2. Put on eye protection and rubber gloves.
3. Use a heat-proof container to measure the amount of cold water (70 to 75 degrees F) specified in the recipe. Cold water is important. If you add lye to hot or boiling water, the water could "boil-up" out of the container; if you add lye to *really* cold water, the lye/water might not reach the high temperatures required to make some recipes. Stir the water and slowly add the lye. The water will get hot and turn cloudy. Continue to stir until the lye dissolves.
Don't breathe or intentionally smell the fumes coming from the cup because they are quite "chokey." If you wait too long to stir the water, the lye could harden in the bottom of the container. This is not a problem. You can still stir it, but it will be more difficult. Add a glass or stainless steel thermometer to the lye/water and wait until it reaches the temperature specified in the recipe. (Note: Some people are extremely sensitive to fumes which come from the lye/water. The fumes which come from small batches (1 pound) isn't a problem. Be aware than larger amounts of lye (larger batches) creates more fumes, which, with prolonged contact, can burn eyes and skin of sensitive people.)
4. When both the fat and the lye/water reach the temperature specified in the recipe, add the lye/water to the fat. Sometimes, it's a balancing act to get the fat mixture and the lye/water to specific temperatures at the same time. Never place lye/water in a microwave (the cup could break). It takes lye/water longer to cool than it takes fat to heat. Most soapmakers wait for the lye/water to cool to about five degrees above the desired temperature, then heat the fat. When both the lye/water and the fat are within five degrees of the temperatures specified in the recipe, use a pot holder and move the bowl to a sink (to contain splatters). Slowly pour the lye/water into the fats while stirring. (Note: Temperatures for small one-pound batches of soap poured into individual molds aren't critical. As long as the lye/water and fats are between 120 and 140 degrees F you will have good success. Larger batches or batches poured into a single mold, require the lower temperature range.)
5. Stir the soap until it "traces." When lye, water and fat first combine, the mixture is thin and watery. Gradually, as the lye and fat react chemically to form soap, the mixture thickens and turns opaque. "Tracing" is a term to describe the consistency (thickness) of soap when it's ready to pour into molds. To test for tracing:
a. Drip some soap onto the surface of the soap in the stirring bowl.
It should leave a "trace" or small mound.
b. Draw a line in the soap with a spoon or rubber spatula. If a "trace" of the line remains for a few seconds, the soap has traced.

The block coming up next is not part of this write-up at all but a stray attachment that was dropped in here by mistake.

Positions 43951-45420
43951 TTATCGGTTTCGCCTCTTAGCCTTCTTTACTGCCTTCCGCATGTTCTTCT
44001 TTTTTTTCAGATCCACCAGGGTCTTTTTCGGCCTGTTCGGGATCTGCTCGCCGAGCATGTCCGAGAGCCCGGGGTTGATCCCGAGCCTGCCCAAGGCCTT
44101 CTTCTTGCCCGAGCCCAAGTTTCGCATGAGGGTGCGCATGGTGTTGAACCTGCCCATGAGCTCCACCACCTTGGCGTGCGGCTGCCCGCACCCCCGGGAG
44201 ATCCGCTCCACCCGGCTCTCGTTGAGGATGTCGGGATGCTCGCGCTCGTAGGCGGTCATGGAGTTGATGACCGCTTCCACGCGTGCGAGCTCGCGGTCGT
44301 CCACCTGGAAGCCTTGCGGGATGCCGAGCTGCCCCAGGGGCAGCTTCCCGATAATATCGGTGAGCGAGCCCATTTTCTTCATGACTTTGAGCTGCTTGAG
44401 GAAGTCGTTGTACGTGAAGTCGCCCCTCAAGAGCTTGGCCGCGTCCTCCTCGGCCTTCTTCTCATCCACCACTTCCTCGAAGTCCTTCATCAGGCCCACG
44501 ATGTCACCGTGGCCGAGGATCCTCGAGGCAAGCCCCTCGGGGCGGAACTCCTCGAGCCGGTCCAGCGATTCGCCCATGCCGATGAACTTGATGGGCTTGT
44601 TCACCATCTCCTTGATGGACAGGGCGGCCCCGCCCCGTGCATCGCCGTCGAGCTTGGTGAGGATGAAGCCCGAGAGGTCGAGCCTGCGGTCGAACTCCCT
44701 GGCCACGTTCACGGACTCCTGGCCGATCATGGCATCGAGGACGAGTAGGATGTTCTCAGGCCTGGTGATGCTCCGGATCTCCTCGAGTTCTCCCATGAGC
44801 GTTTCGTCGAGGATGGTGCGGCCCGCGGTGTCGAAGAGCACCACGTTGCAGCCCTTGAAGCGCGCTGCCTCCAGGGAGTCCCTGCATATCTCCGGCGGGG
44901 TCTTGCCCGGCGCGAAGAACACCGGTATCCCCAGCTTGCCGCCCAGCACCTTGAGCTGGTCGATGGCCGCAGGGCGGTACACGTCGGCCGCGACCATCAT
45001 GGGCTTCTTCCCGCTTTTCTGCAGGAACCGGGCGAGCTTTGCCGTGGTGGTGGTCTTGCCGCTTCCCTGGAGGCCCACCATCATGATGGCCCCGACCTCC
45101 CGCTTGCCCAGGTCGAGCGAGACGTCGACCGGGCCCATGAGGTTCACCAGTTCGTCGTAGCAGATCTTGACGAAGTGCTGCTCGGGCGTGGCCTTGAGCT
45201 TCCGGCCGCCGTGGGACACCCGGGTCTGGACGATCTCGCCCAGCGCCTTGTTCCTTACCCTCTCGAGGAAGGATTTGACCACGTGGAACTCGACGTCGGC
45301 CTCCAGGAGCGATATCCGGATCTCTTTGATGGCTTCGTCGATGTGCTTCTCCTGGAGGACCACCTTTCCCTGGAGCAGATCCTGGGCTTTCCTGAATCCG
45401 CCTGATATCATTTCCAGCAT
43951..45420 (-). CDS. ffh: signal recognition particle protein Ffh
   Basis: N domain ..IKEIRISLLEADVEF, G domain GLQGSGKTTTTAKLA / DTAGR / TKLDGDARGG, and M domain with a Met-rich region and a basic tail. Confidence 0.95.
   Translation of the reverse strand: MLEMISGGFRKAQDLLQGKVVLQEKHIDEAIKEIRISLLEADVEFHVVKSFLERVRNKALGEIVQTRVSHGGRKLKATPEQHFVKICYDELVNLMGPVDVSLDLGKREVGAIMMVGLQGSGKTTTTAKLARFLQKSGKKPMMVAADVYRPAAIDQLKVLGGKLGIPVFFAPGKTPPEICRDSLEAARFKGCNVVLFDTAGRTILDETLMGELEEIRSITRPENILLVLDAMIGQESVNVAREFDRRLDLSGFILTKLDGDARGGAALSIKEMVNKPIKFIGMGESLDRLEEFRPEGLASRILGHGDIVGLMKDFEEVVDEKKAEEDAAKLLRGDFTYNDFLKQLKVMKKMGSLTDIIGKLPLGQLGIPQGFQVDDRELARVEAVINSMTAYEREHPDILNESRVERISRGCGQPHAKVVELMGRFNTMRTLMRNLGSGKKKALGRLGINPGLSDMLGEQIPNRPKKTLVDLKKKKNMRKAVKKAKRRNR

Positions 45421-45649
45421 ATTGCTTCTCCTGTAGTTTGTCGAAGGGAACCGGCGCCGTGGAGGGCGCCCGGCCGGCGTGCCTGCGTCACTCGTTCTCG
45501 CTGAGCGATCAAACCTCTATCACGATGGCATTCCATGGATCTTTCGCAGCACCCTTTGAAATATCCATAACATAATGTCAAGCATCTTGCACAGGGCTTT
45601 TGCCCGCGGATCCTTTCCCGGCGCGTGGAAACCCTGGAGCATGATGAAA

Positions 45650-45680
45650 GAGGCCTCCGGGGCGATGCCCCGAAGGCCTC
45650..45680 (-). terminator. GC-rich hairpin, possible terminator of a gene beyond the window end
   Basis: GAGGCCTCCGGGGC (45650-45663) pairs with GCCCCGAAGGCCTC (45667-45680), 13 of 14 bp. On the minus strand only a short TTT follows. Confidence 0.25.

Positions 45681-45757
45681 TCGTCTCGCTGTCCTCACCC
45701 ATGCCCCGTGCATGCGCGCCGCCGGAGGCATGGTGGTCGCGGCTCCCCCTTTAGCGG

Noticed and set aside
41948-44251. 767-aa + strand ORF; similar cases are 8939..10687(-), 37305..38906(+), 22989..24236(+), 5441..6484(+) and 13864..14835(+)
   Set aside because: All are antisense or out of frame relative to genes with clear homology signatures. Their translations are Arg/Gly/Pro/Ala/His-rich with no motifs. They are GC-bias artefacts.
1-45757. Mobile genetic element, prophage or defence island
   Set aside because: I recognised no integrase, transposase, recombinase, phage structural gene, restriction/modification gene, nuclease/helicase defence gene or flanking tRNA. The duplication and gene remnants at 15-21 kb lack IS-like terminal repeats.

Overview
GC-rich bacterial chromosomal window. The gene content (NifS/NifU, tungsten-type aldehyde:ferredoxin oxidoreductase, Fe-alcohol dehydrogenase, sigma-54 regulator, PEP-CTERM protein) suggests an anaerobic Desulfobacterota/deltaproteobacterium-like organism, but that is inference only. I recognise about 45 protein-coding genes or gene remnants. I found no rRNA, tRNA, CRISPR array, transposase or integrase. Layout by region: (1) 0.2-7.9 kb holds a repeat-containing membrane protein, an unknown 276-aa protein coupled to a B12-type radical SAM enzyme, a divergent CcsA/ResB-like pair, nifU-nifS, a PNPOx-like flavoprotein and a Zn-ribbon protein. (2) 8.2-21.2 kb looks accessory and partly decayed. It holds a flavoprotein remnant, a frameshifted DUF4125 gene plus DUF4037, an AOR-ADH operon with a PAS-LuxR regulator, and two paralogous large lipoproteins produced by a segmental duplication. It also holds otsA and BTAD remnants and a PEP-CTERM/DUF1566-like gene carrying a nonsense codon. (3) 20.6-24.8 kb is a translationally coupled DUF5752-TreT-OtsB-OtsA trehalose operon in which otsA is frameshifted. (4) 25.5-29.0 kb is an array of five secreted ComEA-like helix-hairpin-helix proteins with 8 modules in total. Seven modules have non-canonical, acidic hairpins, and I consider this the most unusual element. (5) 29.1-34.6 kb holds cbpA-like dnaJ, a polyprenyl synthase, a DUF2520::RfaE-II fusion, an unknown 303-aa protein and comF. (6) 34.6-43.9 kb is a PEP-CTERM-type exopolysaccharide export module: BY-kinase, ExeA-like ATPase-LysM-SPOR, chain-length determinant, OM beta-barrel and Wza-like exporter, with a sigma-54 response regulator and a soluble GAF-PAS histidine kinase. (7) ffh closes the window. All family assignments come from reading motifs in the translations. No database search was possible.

Tracing is easy to recognize, yet it causes new soapmakers a lot of worry. Relax and know that the soap will trace eventually. Just stir the soap constantly for the first 15 minutes or so, then stir the soap every fifteen minutes until it thickens and traces, no matter how long it takes.
6. After the soap traces, add up to one tablespoon essential oil (if desired) and stir a few minutes longer to incorporate the oil. About the only soap that remains totally scent-free is the Pure Soap Recipe that follows. Other fats result in soap that has a "fatty lye" smell. Essentials oils are necessary for a pleasant-smelling product.
7. Pour the soap into molds and wait for it to harden.
8. Unmold the soap. Soap is still harsh when it's time to remove it from the molds. Put on rubber gloves and press the back of each mold compartment to release the soap. It's a lot like removing ice cubes from a tray. Sometimes the soap doesn't release easily from the mold. To overcome this problem, leave the soap in a freezer for a few hours. Freezing soap causes it to contract slightly, become hard and release from the plastic mold.
9. Wait the time specified in a recipe for the soap to "age." (usually 3 weeks). During the aging time the pH of the soap decreased (the soap becomes mild) and the bars harden. It's a good idea to write the following information on a piece of paper and place it with the soap: the date you made the soap, the date the aging time is over, and the recipe name.
10 *Enjoy your soap!*
As soap ages, a fine, white powder may appear on the surface. This is soda ash (sodium carbonate) formed by a reaction of lye with carbon dioxide in air. This white powder is mostly on the surface exposed to air while the soap was in the molds. Soap that contains wax develops little or no soda ash. There are three ways to deal with soda ash:
Try to prevent it. Immediately after pouring soap into molds, cover the soap with plastic wrap or waxed paper. Press the wrap or paper onto the surface of the soap to prevent air contact.
Cut it away. Overfill the molds slightly. Later, when the soap hardens, take a knife and cut the soap level with the mold. This also cuts away the soda ash.
Wash it away. Wait until the soap ages and hardens. Wash the powder away by rubbing the soap with your hands under running water or by rubbing the soap over a wet dishcloth. Set the soap aside to dry----then, *enjoy your soap!*